Real time PCR analysis of LCMV-infected liver homogenates revealed reduced expression of chemokines such as CCL5, CXCL9, CXCL10 and CXCL11 at 6 and 8 days p.i., but not at 15 days p.i., in IkkβΔHep mice compared to WT (Fig. 5A). To determine whether intrahepatic recruitment of CD8+ T cells was consequently affected, we analyzed the abundance of CD8+ T cells in livers of LCMV-infected IkkβΔHep and WT mice via immunohistochemistry. Densitometric analyses of images indicated significant lower numbers of CD8+ T cells at days 6 and 8 p.i. in livers of IkkβΔHep mice (Fig. 5B). At 15 and 20 days p.i., no significant differences were observed in the abundance of CD8+ T cells, highlighting similar CD8+ T cell recruitment efficacy at later time points in both genotypes (Fig. 5C). Moreover, FACS analysis revealed a reduction in the number of LCMV-specific CD8+ T cells at day 6 p.i. in livers of IkkβΔHep mice (Fig. 5D).
      Figure thumbnail gr5
      Fig. 5Depletion of IKKβ in hepatocytes reduces hepatic immune cell influx and adaptive immune responses.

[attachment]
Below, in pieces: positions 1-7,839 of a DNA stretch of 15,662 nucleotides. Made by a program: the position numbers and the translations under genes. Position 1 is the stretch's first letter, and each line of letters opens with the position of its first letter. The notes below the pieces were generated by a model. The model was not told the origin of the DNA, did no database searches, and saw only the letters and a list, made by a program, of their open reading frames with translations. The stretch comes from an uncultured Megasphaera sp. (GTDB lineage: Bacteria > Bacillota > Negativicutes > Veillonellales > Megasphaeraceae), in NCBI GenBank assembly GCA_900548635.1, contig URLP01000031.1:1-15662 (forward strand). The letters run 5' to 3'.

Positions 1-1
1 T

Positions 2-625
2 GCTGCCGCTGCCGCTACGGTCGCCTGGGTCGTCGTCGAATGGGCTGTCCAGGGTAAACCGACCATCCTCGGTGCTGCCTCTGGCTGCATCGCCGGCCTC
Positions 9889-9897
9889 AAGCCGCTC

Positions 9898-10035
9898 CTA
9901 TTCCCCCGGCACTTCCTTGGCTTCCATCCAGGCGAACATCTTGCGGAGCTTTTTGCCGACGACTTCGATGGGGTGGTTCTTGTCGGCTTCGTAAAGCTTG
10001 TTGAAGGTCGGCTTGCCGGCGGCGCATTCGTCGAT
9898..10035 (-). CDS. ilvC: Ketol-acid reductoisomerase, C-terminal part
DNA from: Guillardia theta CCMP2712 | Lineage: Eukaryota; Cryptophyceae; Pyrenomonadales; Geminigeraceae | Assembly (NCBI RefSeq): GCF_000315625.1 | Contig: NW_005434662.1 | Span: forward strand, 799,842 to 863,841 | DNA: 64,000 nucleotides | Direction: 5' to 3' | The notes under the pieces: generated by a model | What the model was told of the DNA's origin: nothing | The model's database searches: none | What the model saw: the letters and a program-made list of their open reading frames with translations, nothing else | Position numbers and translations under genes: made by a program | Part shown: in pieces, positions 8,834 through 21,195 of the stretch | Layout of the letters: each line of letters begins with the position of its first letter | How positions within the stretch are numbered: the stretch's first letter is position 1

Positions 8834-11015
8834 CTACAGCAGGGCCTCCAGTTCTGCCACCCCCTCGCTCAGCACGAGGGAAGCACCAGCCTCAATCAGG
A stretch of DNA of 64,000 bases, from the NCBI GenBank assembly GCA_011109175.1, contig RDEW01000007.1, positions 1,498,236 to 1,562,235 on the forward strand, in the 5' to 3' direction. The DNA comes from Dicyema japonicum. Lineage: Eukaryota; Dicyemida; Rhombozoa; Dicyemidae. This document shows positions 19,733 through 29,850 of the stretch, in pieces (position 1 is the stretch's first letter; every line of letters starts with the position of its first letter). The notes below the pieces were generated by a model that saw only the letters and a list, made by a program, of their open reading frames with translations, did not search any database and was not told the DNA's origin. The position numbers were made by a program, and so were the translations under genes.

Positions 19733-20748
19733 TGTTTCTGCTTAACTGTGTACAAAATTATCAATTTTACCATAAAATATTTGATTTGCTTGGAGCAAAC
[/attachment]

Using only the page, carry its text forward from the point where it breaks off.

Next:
WT and IkkβΔHep mice were infected i.v. with 2×106 PFUs of LCMV-WE (n = 6 each time point) and analyzed. (A) Livers were analyzed for the expression of selected chemokines by qRT-PCR. (B) Frozen liver sections were stained for CD8+ T cells (red), LCMV-NP (green), and F4/80 (blue). Arrows indicate the positive cells. (C) Paraffin-embed liver sections were stained by immunohistochemistry for CD8+ T cells. (B, C) Representative images from indicated time points are shown. Total CD8+ area was densitometrically quantified for each genotype. (D) Flow cytometry analysis of IFN-γ+ CD8+ T cells isolated from the livers of LCMV-infected WT and IkkβΔHep mice 6 days p.i. and stimulated with LCMV gp33 peptide or control peptide (n = 6 each genotype). Error bars indicate mean ± SEM, *p ≤0.05, **p ≤0.01, ***p ≤0.001; unpaired Student's t test. LCMV, lymphocytic choriomeningitis virus; NP, nuclear protein; PFUs, plaque-forming units; qRT-PCR, quantitative reverse transcription PCR; WT, wild-type.